# Differentiability of the function$f(x)= x^2 \sin(1/x)$, $f(0)=0$ at the origin

It is easy to verify by definition that the function $f(x)=x^2 \sin(1/x), x\neq0,f(0)=0$is differentiable at the origin ,that is, $f'(0)=0$.But by the formula we can not calculate this.$f'(x)=2x\sin(1/x)-\cos(1/x)$. How can we explain this?Do you know any other function excluding $x^2\cos(1/x)$ that behaves like this.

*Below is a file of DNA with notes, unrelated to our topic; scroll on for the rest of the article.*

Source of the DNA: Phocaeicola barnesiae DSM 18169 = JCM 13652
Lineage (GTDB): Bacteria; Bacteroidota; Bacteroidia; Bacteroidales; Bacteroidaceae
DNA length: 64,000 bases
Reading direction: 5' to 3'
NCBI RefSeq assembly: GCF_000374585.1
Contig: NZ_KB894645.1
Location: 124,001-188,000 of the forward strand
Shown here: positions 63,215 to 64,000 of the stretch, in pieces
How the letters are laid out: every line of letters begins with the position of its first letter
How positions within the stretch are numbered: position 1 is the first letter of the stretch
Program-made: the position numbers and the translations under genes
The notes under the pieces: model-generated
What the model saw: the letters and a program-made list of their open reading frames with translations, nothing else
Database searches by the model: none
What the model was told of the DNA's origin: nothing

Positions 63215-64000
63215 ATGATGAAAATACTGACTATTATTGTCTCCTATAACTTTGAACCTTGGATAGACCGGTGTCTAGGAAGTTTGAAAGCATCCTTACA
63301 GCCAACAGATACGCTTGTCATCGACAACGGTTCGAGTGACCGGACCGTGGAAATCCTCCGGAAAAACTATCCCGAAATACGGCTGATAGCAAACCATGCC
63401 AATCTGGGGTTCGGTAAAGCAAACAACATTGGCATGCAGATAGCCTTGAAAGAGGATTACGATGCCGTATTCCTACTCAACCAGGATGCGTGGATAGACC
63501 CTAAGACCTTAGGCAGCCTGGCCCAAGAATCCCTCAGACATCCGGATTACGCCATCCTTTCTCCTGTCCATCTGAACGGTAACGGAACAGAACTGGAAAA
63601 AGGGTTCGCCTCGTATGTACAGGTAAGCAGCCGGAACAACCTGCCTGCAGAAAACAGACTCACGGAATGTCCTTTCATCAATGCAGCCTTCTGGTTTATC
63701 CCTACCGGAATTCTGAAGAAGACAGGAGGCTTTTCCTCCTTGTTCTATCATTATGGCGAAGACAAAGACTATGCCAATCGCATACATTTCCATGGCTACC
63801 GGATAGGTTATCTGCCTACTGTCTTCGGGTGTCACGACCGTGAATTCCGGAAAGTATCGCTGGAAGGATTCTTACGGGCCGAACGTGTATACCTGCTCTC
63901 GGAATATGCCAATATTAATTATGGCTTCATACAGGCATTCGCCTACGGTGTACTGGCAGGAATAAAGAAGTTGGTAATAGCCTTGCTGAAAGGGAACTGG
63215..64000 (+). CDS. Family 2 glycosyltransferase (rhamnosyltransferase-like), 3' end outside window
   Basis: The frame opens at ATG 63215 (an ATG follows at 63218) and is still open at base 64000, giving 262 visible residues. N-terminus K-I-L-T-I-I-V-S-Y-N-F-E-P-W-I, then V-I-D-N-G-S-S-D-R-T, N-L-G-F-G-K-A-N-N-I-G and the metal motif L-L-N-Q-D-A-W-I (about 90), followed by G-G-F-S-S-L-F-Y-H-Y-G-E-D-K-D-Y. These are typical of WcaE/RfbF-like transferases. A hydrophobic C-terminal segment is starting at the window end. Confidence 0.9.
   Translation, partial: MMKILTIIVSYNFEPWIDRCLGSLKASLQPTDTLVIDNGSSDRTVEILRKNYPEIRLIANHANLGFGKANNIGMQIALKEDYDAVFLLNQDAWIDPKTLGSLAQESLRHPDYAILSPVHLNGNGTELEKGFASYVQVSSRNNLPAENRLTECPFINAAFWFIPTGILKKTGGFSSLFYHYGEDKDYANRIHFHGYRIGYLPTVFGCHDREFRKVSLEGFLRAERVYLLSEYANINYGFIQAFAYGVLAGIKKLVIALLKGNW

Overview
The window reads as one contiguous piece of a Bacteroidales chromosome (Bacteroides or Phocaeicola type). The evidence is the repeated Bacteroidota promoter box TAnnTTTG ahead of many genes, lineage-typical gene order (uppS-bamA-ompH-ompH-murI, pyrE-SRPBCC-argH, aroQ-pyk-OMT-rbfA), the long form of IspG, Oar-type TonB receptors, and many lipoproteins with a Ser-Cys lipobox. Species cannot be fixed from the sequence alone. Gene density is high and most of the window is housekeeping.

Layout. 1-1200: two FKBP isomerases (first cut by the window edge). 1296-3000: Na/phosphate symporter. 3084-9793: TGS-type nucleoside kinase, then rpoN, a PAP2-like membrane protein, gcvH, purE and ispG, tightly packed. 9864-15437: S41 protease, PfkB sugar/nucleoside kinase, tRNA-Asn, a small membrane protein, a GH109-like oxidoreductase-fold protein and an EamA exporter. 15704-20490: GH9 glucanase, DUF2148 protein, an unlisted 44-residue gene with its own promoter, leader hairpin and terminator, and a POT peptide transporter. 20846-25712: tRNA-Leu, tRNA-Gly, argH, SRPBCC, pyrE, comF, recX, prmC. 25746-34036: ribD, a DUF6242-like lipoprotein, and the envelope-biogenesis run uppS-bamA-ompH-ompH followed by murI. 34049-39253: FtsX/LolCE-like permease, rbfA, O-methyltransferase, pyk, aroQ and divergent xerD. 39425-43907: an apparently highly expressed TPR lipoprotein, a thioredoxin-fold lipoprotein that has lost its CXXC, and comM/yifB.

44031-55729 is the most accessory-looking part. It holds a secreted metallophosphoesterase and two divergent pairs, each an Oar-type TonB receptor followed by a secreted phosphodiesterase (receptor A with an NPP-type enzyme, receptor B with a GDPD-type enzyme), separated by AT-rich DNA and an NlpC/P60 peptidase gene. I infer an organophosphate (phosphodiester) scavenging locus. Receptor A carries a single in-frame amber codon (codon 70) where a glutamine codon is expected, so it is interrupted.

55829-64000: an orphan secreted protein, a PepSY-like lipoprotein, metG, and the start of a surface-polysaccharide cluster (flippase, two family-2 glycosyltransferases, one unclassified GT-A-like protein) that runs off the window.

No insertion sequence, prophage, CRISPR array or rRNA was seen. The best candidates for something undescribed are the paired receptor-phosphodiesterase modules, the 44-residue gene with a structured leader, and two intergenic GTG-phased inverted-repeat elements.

Yegan

A differentiable function need not be of class $C^1$. If your second approach worked, then it is easy to check that $f$ would be $C^1$.
Any function $f(x)$ such that $|f(x)|\leq C x^2$ for some $C>0$ and $x$ in a neighborhood of $0$ is differentiable at zero with $f'(0)=0$. Simply use the difference quotient so see this:
Note that $f(0)=0$. Thus $$|f'(0)|\leftarrow\frac{|f(x)-f(0)|}{|x-0|}\leq C |x| \to 0$$ as $x\to 0$
$$\left| \frac{f(x) - f(0)}{x- 0} - 0 \right|= |x||\sin(1/x)| \leq |x|\cdot 1,$$
which certainly goes to $0$ as $x \to 0$. Thus $f'(0) = 0$.